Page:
Two categories of general unsecured claims remain subject to the Trustee’s proposed Final Distribution: (i) the Other Unsecured Claims (Proposed Order, sch. B); [8] and (ii) the Disputed Claims (id. sch. C). (Tr. Motion ¶ 36.) Of the 7,715 general creditor claims asserted or reclassified from customer status, only the following six Disputed Claims remain unresolved:

a. Robert Charles Class A (“RCA”) (Claim No. XXXXXXXXX)

RCA asserted a $23.4 million claim against the MFGI estate, alleging that the specifically authorized transfer of its account from Morgan Stanley Smith Barney to MFGI constituted unauthorized trading by MFGI in RCA’s account. (Id. ¶ 37(a).) The Court issued an opinion (ECF Doc. # 8775) granting the Trustee’s objection and disallowing certain portions of the claim, but held that RCA had pleaded at the sufficiency hearing stage a claim against MFGI for failure to follow customer instructions. (Tr. Motion ¶ 37(a).) Discovery is to be completed by October 30, 2015 and a merits hearing is tentatively scheduled for early December. (Id.)

b. American Bullion Exchange (Claim No. 4646) and Ryan A. Nassbridge, as Trustee of ABCC Trust (Claim No. XXXXXXXXX) (collectively, “ABEX”)

ABEX filed two claims in the total amount of $8.7 million alleging fraud and misrepresentation in connection with its accounts at MFGI. (Id. ¶ 37(b).) On August 27, 2014, the Court entered an order (ECF No. 8239) disallowing and expunging the claims of ABEX on the grounds that the claims had been filed after the contractual limitations period. (Tr. Motion ¶ 37(b).) ABEX filed an appeal of this decision to the United States District Court for the Southern District of New York. On August 13, 2015, the District Court issued an Opinion and Order affirming the decision of this Court. (Case No. 1:14-cv-08155-LGS, ECF Doc. # 18.) ABEX’s time to appeal the decision of the District Court has not yet run.

c. CVF Lux Master S.a.R.L. (“CVF”) (Claim No. 2443)

CVF asserted a claim against the MFGI estate alleging that MFGI was vicariously liable for violations of German law by introducing brokers. (Id. ¶ 37(c).) On October 15, 2014, the Court entered an order (ECF Doc. # 8421) reducing the amount of the claim to $2,720,403.54. (Tr. Motion ¶ 37(c).) The Trustee and CVF are discussing a potential resolution to this claim. (Id.)

d. Sentinel Liquidation Trust (“Sentinel”) (Claim No. XXXXXXXXX)

Sentinel filed a claim in the amount of $50,122,480.00 against MFGI based on alleged preferential transfers made shortly before Sentinel’s collapse. (Id. ¶ 37(e).) Pursuant to a stipulation, the Trustee and Sentinel have jointly agreed to a Capped Amount of $400,000.00, which is a reduction to the Capped Amount set forth in the First Distribution Order. (Id.)

e. Goldman Sachs & Co. (“Goldman”) (Claim No. 5441)

Goldman filed an unliquidated prophylactic claim based on the close-out of certain transactions following the commencement of the MFGI liquidation. (Id. ¶ 37(f).) As Goldman noted in its proof of claim, the close-out of these positions resulted in a net payable to MFGI, but it filed the claim in the event that the netting and setoff was determined to be impermissible under relevant law. (Id.) The Trustee and Goldman are negotiating the amount of the payment owed to MFGI as a result of these transactions, and once resolved, this claim will be withdrawn. (Id.) This claim was capped at $0.00 in the First Distribution Order. (Id.)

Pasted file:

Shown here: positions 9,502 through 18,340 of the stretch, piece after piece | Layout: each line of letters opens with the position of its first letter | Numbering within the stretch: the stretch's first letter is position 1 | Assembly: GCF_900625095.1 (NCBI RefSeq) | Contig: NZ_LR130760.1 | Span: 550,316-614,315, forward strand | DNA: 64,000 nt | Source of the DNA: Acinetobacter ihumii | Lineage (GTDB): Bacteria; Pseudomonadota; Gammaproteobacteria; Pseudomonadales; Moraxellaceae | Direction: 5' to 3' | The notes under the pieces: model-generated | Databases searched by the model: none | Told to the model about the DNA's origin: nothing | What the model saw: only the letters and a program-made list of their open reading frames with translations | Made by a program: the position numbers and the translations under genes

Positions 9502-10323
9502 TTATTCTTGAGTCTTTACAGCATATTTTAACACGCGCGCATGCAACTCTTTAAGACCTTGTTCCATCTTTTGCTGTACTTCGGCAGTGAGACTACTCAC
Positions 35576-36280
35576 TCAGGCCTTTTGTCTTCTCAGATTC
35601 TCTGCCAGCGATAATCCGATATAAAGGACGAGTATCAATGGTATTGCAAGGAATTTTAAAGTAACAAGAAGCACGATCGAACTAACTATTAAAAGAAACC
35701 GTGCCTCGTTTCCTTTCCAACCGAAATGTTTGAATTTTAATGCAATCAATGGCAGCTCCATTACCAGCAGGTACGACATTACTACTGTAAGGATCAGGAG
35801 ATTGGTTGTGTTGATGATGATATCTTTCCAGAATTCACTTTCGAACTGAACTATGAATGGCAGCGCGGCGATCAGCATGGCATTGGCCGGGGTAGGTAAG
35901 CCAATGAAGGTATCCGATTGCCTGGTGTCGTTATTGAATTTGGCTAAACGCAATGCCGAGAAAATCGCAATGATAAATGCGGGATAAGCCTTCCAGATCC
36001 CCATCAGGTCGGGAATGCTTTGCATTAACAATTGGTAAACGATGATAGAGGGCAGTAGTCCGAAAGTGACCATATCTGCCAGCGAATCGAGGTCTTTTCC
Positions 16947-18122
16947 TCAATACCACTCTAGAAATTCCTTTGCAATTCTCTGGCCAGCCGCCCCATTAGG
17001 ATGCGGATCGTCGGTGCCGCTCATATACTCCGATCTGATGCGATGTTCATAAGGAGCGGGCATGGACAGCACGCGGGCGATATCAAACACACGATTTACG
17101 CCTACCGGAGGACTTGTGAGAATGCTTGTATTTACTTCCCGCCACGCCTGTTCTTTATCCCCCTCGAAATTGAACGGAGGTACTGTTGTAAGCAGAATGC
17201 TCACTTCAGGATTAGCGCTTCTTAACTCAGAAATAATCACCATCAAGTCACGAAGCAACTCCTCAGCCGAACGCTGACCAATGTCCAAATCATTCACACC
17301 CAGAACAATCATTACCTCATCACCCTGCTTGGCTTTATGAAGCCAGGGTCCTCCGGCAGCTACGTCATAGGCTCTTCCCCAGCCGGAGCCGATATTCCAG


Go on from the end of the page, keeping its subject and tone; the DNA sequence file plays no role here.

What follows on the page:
D. The Sale Agreement

The principal terms of the Sale Agreement are as follows:

a) Upon approval of the Sale Agreement by the Court, on the Closing Date, the SPA Trustee will assign to the Assignee all of the Trustee’s rights, remedies, titles, and interests in the MDL Assigned Claims, the E&O Assigned Claims, the D&O Assigned Claims, the Fidelity Bond Assigned Claims, the Fiduciary Policy Assigned Claims, the MFGUK Assigned Claim, the Dooley Assigned Claims, the LCH Assigned Claim, the Assigned Cash (which includes all cash under the Trustee’s control except for required reserves and the amount necessary to complete the Final Distribution), the Remnant Assigned Assets, the Assigned Records (including, but not limited to, the Trustee’s rights and interests in all non-privileged documents, data, and systems services contracts), and other Assigned Rights, as defined in the Sale Agreement, free and clear of all liens, claims, encumbrances, and interests;

b) In exchange, the MFGH Entities will waive remaining distributions on their over $1.16 billion of general unsecured claims sufficient to allow the Trustee to make the Final Distribution to the Other Unsecured Creditors; and

c) The Assignee will assume the liabilities and obligations of the Trustee and the MFGI estate under the agreements with the Customer Representatives and the Assigned Records, including the obligation to respond to discovery requests and preserve documents, data, and systems with respect to the MDL Assignment Claims, the E&O Assigned Claims, the D&O Assigned Claims, the Fidelity Bond Assigned Claims, the MFGUK Assigned Claim, the Dooley Assigned Claims, the LCH Assigned Claims, and any other litigation or proceedings relating to the Assigned Rights.

(Id. ¶ 39.)

II. DISCUSSION

A. Approval of the Sale Agreement